I am due to have a lumpectomy in the next few days. How long will the operation last?
Most breast operations take less than an hour to perform, even mastectomies. You will therefore be under the anesthetic for only a short period of time, and will be away from the ward for at most a few hours while you recover from your operation.
How long will I have to be in hospital following my mastectomy?
The length of time spent in hospital varies depending, for example, on each hospital’s normal practice and each woman’s general state of health. It may only be 3 or 4 days before you are able to go home – at most probably about 8 to 10. You will have to have recovered fully from the anesthetic, and nursing staff and doctors will have to be sure you will be able to manage at home before they will agree to your leaving hospital. Your breast care nurse or consultant should be able to give you some idea of how long you are likely to have to remain.
I am very keen on gardening and want to know if I will be able to move my arm following my mastectomy or whether I will always have restricted arm movement?
Although arm movement may be restricted following a radical mastectomy, this operation is now rarely performed, and you should be able to start to move your arm more easily within a few days. You will probably be advised about some gentle shoulder exercises to do after your operation, and if you do these regularly, it will not be long before you can move your arm normally without any discomfort or stiffness. You will eventually be able to do the gardening and all your other activities as normal. The sooner you start the shoulder exercises the better, but do not do so until medical staff say it is all right. Finger exercises can be done immediately after your operation.
The consultant has said that I should consider whether I would prefer to have a lumpectomy or a mastectomy to remove a cancer from my breast. I do not want to make this decision myself as I do not know enough about it, but I do feel that I should take the responsibility for choosing. What can I do?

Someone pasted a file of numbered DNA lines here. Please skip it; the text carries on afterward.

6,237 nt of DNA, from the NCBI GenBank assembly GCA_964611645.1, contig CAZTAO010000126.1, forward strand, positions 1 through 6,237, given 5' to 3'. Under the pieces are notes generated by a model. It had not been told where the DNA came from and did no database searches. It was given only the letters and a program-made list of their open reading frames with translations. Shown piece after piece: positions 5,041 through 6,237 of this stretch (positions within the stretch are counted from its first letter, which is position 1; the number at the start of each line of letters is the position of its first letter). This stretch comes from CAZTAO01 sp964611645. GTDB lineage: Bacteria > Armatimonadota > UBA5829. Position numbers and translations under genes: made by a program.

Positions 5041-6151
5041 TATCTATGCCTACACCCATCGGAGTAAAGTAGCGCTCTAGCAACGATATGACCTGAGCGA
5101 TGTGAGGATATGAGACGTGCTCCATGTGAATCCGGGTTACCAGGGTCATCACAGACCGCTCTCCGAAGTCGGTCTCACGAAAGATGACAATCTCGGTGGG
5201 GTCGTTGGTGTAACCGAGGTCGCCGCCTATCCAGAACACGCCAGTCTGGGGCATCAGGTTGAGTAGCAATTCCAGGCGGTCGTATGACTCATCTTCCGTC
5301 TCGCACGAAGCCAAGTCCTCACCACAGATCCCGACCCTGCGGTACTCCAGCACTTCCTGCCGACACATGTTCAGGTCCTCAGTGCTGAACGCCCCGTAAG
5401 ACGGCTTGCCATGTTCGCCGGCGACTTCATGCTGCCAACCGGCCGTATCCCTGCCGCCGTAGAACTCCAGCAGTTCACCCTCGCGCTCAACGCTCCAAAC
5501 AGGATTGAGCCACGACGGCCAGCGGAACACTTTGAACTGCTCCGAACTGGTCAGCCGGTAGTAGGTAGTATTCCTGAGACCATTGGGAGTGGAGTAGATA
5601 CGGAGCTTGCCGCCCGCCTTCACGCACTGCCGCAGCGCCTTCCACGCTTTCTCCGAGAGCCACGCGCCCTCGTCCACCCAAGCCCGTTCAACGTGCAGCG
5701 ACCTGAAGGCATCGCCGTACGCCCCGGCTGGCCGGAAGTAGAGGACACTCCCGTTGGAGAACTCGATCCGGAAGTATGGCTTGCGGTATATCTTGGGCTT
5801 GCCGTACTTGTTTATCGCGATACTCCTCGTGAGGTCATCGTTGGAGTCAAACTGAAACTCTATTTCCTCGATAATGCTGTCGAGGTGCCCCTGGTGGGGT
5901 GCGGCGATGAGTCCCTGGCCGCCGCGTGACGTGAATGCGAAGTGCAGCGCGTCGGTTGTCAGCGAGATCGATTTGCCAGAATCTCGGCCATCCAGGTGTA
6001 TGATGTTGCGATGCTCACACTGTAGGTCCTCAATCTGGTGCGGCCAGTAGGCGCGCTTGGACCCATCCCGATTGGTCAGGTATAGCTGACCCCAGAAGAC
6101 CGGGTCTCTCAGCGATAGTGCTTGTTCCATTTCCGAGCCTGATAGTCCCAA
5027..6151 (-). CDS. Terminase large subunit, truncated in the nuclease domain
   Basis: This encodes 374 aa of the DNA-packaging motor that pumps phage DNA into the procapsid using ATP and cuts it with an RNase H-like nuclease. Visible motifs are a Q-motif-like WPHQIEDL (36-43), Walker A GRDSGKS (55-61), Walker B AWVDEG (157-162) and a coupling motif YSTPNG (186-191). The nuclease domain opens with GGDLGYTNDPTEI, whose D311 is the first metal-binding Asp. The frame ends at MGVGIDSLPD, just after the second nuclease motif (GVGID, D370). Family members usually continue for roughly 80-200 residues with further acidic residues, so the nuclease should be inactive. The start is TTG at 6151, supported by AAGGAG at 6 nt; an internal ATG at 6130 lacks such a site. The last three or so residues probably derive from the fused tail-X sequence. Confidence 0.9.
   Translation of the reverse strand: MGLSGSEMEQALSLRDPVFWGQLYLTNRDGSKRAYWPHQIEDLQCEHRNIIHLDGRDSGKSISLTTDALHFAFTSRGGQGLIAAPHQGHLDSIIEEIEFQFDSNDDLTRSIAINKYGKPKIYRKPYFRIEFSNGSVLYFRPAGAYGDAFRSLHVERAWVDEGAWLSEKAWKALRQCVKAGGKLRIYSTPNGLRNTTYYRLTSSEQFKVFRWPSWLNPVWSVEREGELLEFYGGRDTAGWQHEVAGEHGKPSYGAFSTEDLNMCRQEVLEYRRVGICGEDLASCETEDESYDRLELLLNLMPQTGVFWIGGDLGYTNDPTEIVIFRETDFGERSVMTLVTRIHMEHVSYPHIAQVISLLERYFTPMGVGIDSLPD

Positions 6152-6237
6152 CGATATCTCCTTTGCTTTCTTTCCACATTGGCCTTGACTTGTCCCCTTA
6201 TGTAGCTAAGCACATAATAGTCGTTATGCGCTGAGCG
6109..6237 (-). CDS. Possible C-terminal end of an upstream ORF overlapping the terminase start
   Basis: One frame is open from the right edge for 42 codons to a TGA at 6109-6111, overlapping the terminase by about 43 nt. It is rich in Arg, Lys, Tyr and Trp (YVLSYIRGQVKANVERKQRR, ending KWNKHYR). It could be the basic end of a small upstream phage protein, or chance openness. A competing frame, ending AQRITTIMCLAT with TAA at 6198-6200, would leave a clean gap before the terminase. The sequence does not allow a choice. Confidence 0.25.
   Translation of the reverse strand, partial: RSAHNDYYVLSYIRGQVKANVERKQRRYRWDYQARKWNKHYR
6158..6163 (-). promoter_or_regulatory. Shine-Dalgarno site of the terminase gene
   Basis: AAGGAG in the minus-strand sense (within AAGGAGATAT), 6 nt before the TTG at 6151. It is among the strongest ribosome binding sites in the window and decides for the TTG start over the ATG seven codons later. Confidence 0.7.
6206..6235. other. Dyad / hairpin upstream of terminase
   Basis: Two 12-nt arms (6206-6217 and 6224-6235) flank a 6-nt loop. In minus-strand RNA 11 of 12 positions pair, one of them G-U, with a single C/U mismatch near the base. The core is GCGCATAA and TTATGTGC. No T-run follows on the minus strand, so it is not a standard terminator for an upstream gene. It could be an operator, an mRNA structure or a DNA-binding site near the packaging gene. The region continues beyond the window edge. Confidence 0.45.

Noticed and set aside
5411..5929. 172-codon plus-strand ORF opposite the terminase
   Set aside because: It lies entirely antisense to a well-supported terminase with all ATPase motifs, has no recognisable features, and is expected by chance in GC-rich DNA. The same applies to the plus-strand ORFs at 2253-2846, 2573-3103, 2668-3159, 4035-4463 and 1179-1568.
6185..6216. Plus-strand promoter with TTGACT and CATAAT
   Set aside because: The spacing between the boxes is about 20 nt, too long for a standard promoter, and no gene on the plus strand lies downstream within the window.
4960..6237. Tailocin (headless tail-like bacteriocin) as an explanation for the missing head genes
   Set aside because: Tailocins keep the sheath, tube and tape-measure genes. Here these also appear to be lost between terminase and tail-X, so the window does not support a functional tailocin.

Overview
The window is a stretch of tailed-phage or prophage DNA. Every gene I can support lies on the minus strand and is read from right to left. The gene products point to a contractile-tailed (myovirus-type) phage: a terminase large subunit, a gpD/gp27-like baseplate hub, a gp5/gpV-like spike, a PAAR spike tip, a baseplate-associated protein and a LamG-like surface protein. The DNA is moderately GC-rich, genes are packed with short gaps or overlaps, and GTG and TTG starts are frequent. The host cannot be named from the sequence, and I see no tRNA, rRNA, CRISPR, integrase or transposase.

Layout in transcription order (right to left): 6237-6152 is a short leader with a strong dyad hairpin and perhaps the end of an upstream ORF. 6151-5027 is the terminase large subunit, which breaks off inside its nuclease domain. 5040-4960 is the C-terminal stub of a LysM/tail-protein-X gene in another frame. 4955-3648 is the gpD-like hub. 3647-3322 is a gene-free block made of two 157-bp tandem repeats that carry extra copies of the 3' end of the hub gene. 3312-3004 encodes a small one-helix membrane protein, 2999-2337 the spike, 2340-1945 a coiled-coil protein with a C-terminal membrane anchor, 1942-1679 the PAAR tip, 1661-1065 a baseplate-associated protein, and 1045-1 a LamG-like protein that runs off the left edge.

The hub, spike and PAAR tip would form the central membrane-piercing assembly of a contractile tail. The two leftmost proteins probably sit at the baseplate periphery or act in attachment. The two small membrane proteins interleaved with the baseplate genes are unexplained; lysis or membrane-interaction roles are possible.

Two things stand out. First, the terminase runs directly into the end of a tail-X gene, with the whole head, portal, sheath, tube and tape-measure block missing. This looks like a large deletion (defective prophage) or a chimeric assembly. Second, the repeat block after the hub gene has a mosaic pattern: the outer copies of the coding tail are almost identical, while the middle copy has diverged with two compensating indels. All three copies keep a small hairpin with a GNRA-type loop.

Although most doctors now feel that patients should be able to have a part in decision making, and some people prefer to make their own choices, it is perfectly acceptable to leave the final decision to your consultant. If you want more information or a second opinion because you cannot decide what to do, then do ask for it. If you have a breast care nurse, she should be able to provide you with the information you require, or tell you how to go about making an appointment with another consultant. Although a second opinion is likely to be the same as the one you have already obtained, this in itself may put your mind at rest.
Most consultants will be quite prepared to do what they think best if you prefer not to have to make the decision yourself.
How long will I have to wait for the results of some tests to see if a lump 1 have in my breast is cancer?
In theory, nobody should have to wait for results of this kind for longer than 2 weeks. It is well understood that this is a very anxious time for the woman concerned and her family and every effort will be made to give you this information as soon as possible. The results of a biopsy should be returned from the hospital laboratory within 3 to 4 days at most, but there may be a delay before you receive them if the clinic is fully booked and an appointment cannot be found for you. If this is the case, you can ring the consultant to see if it is possible to be given the results over the telephone. However, many consultants are reluctant to do this as they feel that women require the chance to discuss things properly, and to ask questions at this time. If you have a breast care nurse, she may be able to obtain the results from your consultant and give them to you at her clinic or during a visit to your home. Another alternative is to ask if your GP can be given the results of your tests and then tell you about them at a visit to the surgery. It is always worth trying one of these options rather than having to wait anxiously for this news.